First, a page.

I had several discussions with Ms. Jones about her symptoms. I have become very educated about Lyme Disease since my diagnosis. It was very clear to me that Ms. Jones was suffering from Lyme with possible coinfections. She was unable to afford a Lyme specialist, and was restricted in which doctors she could see because she was on a State insurance program for the indigent. I urged her to demand of her doctor that he treat her for Lyme Disease based on her clinical presentation.

Shortly after my first discussion with Ms. Jones, she went and had a consult with a woman naturopath in the area. (I do not know which one, I believe there are two women naturopaths here). Ms. Jones had seen this naturopath in the past, but could not see her regularly since she was out-of-network. Ms. Jones informed me that the naturopath examined her and made a clinical diagnosis of Lyme Disease. It is my understanding that the naturopath did call Dr. Nuffin to inform him of her findings.

It is my understanding that Dr. Nuffin did start treating Ms. Jones with antibiotics for Lyme disease. I do not know if he treated her for co-infections. I am not aware of her serology results.

I lost contact with Ms. Jones for about a year, and was shocked to learn of her death at the age of 57 in XXXX 2011.
I obtained a copy of her death certificate and was also shocked to find no mention of Lyme Disease anywhere as a CAUSE, UNDERLYING CAUSE, or SIGNIFICANT CONDITION CONTRIBUTING TO DEATH. The cause was listed simply as "acute respiratory failure."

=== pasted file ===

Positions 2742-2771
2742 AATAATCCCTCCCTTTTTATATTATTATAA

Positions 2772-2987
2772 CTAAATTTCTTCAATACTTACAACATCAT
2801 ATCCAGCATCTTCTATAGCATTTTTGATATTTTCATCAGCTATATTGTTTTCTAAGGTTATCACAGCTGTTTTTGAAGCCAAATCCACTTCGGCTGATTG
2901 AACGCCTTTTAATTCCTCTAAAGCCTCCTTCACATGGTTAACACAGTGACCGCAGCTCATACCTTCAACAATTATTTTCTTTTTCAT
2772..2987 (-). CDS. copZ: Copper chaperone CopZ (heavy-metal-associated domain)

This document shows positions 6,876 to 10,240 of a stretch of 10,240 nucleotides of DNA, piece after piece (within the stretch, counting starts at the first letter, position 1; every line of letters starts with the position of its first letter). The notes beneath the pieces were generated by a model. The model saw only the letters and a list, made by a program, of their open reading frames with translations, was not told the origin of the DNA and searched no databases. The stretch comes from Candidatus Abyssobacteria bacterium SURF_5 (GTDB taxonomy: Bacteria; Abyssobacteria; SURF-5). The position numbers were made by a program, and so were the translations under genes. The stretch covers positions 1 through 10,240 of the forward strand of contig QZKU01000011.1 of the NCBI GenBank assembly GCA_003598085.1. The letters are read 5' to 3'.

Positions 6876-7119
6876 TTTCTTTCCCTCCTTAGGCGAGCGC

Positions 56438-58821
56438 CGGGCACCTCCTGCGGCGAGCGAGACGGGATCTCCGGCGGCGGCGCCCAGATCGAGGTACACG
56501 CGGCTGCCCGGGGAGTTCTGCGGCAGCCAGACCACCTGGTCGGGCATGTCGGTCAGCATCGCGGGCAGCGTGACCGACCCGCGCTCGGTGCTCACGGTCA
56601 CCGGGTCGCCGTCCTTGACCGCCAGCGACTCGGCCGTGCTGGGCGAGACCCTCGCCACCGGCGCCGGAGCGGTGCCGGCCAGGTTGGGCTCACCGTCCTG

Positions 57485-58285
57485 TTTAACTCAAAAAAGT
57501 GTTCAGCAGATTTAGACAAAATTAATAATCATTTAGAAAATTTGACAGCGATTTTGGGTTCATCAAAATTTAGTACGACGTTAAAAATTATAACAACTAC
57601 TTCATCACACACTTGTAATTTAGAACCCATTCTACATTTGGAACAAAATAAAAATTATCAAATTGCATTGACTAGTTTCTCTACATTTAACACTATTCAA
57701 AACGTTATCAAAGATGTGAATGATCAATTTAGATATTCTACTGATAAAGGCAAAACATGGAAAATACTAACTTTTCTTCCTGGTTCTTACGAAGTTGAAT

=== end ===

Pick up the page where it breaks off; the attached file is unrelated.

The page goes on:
I maintain that Dr. Nuffin falsely and illegally omitted the fact of her Lyme Disease on the death certificate. He did this knowing that Ms. Jones had Lyme Disease, and that he did in fact TREAT HER FOR IT. Obviously, his treatment was inadequate or possibly too little too late. His omissions on the death certificate were obviously an attempt to continue the Lyme Disease cover-up, and to shield himself from possible legal action.

Of interest is the fact that Ms. Jones' boyfriend was diagnosed and treated for Lyme Disease years ago (not by Dr. Nuffin). Of course he was undertreated and he almost died of heart failure due to Lyme Disease at Howdy Doody Hospital. They treated him with IV antibiotics and he recovered from the acute episode. They pronounced him "cured" even though he continued to present with many symptoms I know are due to chronic Lyme Disease. I add this as an "aside", only to underscore my observation that this disease is RAGING in this part of the state, and frequently entire families are infected.